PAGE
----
Diary Of A Red Devil

By Glider to Arnhem with the 7th King's Own Scottish Borderers

Albert Blockwell

Many books have been written about the Second World War and the majority of them either concentrate on a particular battle, campaign or unit. Individual accounts are certainly in a minority and those from the lower ranks even more scarcer. Helion and Co Ltd are therefore pleased to announce the publication of Diary of A Red Devil in paperback.
Publication date:
March 2009
Publisher :
Helion and Company
Editor :
Maggie Clifton
Language:
English
Illustration :
71 photos, 2 maps
Format Available     Quantity Price
Paperback
ISBN : 9781906033200

Dimensions : 230 X 145 cm
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£19.95
eBook (ePub)
ISBN : 9781908916068

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£3.99
eBook (PDF)
ISBN : 9781908916068

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Unfortunately, due to sales rights restrictions, we cannot offer Diary Of A Red Devil for sale in your country.

Overview
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• First hand account of Operation Market GardenThe story of an ordinary soldier

Many books have been written about the Second World War and the majority of them either concentrate on a particular battle, campaign or unit. Individual accounts are certainly in a minority and those from the lower ranks even more scarcer. Helion and Co Ltd are therefore pleased to announce the publication of Diary of A Red Devil in paperback.

It relates the war time experiences of a young man, Albert Blockwell from the north-east of England, who in February 1940 was called up for service with the Army. Initially conscripted into the Royal Army Ordnance Corps and trained as a vehicle mechanic, he was then posted in March 1940 to a pre-war Territorial unit - The 7th Kings Own Scottish Borderers, then a home defence unit based near London. His diary is a most interesting account of a young vehicle mechanic who also had to learn to be a infantry soldier. Albert remained with this unit for all his war-time service, later going to the Shetland Islands when the 7th KOSB were part of OSDEF (Orkney and Shetlands Defence Force). Then in late 1943 much to their surprise the unit was posted to Lincolnshire to become the third infantry unit in the 1st Airlanding Brigade then in the process of returning from Italy with the rest of the 1st Airborne Division. Swapping their glengarries for red berets Albert and his comrades had to adapt to their new way of getting to war by glider. The diary continues with a down to earth account of the highs and lows of the next few months. Then in September 1944 Albert flew to Holland on Operation Market-Garden and his account (written in PoW camp) describes the savage nine days fighting at Arnhem from the slit trench level. Taken prisoner on the last day his account then describes the spartan life in PoW camp without pulling any punches.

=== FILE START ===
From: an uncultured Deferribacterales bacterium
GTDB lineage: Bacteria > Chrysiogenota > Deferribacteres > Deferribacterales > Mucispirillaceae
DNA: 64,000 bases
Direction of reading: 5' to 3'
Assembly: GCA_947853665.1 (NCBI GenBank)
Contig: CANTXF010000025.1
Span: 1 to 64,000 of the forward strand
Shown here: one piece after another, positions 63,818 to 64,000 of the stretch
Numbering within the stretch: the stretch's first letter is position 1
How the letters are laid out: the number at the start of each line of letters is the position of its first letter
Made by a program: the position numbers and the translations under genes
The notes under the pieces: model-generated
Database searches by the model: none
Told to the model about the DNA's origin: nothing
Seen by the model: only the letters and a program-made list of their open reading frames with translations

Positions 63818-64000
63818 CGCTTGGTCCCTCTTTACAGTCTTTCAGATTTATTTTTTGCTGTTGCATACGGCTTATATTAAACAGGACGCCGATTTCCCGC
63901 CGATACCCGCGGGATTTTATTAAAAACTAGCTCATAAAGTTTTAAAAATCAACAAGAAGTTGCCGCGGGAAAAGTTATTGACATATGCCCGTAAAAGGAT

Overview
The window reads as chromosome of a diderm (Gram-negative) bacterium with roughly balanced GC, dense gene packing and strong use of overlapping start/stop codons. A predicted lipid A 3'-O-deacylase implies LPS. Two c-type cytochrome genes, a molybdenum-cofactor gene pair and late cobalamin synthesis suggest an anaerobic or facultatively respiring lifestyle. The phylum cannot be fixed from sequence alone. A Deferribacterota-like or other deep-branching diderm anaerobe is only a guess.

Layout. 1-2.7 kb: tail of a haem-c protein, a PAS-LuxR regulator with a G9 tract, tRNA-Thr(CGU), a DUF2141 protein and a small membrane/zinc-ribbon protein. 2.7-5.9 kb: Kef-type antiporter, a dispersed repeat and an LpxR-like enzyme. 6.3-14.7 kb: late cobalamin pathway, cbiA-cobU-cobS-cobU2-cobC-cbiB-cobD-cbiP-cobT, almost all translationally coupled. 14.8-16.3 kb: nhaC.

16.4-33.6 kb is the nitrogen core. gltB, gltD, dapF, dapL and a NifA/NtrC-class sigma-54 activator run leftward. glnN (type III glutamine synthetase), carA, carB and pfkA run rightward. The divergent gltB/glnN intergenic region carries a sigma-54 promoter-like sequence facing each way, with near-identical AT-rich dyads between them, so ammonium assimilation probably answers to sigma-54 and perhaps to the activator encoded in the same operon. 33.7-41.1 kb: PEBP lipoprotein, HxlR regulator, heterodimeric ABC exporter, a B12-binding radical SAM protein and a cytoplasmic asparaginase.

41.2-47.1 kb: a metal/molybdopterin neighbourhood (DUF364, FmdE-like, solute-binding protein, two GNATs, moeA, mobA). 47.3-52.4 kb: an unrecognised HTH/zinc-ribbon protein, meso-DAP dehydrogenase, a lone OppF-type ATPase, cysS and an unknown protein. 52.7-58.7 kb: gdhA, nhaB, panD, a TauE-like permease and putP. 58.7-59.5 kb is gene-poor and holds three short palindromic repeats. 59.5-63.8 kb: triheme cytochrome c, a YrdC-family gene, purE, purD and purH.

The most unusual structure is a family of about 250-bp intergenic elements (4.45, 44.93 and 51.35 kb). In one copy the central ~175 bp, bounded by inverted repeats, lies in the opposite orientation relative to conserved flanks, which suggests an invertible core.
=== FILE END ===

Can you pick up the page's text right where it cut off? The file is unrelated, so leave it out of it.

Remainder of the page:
Albert Blockwell was born in 1919 in Stockton. He enjoyed his trade as a mechanic, then enlisted in the Army advancing his skills. As time progressed, his training became more vigorous and he adapted to the rigours and hardships which prepared him for the battle to come. Manoeuvres took him all over the country, including the Orkney and Shetland Isles. Finally, he participated in the Battle of Arnhem, where all his training was put into practice. The skill, stamina and endurance needed to survive those hard times paid off when he was one of the lucky survivors of that battle. He was however, taken prisoner and endured incredible hardships until he finally escaped. Once home he married his sweetheart, Dorothy, and lived a contented life with her in the North-East and in Devon. He was cremated on his 55th wedding anniversary.